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5 Tips for Better CSS Files

While working on medium to fairly large websites, I’ve recently found it helpful to apply certain coding practices in my CSS files to help readability, and to ensure that any future developers (including me) will have little difficulty editing the CSS code. Since my main CSS files nowadays often end up being anywhere from 1000 to 2000 lines long, here are some quick tips that I think help CSS code to be more readable and web developer-friendly.

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Must-Use Methods to Spam-Proof Your Email Address

Working for a busy web development & hosting company exposes me to the sad fact that well over 90% of website owners today do virtually nothing to protect themselves from email spam. Spam filters are good, and they’ve come a long way, but they are not the perfect solution — far from it. Even with a close to perfect spam filtering system in place (which never happens), users will still be inclined to waste time sifting through junk mail just to ensure that nothing was incorrectly filtered.

In this post, I’ll describe a few solid methods to ensure that your email address will not be harvested by “bots” or other automated programs that harvest emails from naive website owners.

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IE6 Ghost Text Bug (With Multiple Solutions)

It is a sad fact that, according to some current browser statistics, Internet Explorer version 6 is still holding one of the highest percentages of use for one browser version (28.9% — although I personally think that number is somewhat inflated for reasons that I’ll save for another blog post). Unless the site you are working on has specific stats that show a much lower number for IE6 users, then it is still necessary to ensure that IE6 is displaying your markup reasonably well.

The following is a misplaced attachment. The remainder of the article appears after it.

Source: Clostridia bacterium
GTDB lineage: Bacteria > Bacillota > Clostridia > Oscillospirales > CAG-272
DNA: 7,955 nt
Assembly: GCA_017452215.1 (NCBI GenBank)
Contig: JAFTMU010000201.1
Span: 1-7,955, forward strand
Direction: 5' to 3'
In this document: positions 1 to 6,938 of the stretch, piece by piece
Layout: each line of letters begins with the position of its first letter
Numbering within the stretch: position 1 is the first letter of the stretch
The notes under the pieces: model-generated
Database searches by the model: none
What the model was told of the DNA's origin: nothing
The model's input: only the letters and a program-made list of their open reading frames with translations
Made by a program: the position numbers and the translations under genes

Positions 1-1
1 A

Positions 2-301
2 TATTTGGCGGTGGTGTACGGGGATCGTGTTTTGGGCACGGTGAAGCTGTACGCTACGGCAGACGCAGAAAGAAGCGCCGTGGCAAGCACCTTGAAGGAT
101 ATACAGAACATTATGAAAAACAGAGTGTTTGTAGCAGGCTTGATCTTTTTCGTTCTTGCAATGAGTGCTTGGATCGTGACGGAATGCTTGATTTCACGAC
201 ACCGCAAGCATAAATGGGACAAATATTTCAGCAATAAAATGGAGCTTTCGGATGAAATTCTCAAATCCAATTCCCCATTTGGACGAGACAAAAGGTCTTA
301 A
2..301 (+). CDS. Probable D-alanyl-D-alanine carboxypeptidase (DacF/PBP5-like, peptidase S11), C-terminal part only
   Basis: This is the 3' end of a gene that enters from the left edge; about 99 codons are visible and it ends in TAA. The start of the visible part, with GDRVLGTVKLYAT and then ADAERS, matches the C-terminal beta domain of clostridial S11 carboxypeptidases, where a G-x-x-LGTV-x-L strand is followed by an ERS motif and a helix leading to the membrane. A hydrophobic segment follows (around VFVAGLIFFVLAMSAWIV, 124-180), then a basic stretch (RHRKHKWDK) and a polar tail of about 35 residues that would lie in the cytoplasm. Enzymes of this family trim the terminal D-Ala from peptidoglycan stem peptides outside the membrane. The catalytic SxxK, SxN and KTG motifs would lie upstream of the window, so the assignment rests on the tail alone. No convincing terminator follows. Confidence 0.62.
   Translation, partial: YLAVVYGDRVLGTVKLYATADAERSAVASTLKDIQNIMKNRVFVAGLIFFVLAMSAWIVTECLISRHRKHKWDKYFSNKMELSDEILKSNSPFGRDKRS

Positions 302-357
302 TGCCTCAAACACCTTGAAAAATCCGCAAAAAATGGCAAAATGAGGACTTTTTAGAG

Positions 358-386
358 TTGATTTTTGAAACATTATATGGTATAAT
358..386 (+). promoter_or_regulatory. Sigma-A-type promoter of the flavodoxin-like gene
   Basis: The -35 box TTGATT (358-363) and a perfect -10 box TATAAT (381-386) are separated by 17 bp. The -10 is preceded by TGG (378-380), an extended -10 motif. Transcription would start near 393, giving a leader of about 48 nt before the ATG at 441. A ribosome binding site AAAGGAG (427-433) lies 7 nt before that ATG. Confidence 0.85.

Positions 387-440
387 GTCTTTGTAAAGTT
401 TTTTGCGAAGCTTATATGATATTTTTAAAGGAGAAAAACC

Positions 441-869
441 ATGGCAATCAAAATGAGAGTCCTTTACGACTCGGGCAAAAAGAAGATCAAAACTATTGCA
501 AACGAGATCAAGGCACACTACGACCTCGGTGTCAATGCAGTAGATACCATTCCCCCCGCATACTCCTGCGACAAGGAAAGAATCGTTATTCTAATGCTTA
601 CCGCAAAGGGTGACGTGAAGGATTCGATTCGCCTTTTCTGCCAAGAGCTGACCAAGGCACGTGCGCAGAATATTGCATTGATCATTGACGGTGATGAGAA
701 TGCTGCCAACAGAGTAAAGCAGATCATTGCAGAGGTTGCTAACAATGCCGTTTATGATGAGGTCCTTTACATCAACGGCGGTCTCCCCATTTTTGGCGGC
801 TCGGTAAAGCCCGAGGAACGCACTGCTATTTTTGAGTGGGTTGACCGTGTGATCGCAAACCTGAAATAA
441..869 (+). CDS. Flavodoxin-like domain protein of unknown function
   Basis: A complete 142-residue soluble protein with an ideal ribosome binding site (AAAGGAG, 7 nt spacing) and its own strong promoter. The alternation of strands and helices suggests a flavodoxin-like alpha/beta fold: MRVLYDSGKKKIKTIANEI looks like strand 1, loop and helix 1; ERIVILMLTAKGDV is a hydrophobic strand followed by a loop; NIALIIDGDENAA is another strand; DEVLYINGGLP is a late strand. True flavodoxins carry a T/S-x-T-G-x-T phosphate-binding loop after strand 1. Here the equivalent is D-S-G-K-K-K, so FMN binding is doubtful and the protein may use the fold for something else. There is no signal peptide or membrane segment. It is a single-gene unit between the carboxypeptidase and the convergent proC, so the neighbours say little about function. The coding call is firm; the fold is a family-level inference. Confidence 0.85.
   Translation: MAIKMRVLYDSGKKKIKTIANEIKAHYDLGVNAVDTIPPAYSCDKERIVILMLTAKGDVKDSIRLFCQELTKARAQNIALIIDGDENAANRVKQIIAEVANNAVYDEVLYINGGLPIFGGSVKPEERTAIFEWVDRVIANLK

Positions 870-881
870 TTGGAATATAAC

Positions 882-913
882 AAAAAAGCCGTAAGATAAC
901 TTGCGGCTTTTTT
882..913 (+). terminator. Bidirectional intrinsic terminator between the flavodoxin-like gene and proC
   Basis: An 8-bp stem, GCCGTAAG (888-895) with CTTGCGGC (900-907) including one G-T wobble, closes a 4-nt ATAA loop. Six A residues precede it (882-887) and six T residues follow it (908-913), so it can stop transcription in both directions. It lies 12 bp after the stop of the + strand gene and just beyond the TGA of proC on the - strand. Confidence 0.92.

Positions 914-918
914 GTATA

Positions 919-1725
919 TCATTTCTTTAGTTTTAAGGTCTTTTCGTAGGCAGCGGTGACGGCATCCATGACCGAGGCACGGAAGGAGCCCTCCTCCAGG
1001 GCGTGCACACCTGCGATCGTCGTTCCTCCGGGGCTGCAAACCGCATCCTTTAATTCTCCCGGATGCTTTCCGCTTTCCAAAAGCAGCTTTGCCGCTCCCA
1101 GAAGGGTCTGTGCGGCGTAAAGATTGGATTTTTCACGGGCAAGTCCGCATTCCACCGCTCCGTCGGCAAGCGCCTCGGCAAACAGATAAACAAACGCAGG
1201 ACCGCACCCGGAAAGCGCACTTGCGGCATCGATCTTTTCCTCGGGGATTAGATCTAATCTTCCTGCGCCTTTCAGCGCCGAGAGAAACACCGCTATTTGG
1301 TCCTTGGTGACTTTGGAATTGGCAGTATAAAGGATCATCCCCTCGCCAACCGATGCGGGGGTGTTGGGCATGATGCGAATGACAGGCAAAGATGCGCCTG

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Equal Column Height Using JavaScript

I’m currently working on a project that requires that I use either some very tricky CSS or else JavaScript to make a left column div expand automatically to fit its parent container. The parent container and left hand nav appear on multiple pages, and there is different content, including that which is dynamically generated, so I cannot just add a height to both elements in the CSS.

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Do You Comment Your DIVs?

Since I started working for my current employer, I’ve built a number of sites from scratch using CSS layouts. I’ve also had to work on older web sites built using older HTML methods. The good thing is, many of these sites have CSS-based layouts. The annoying part is that some of them suffer from divitis (i.e. too many nested <div> tags, in the same style as table layouts). In my view, if developers are going to use this style of layout, then they might as well use tables.

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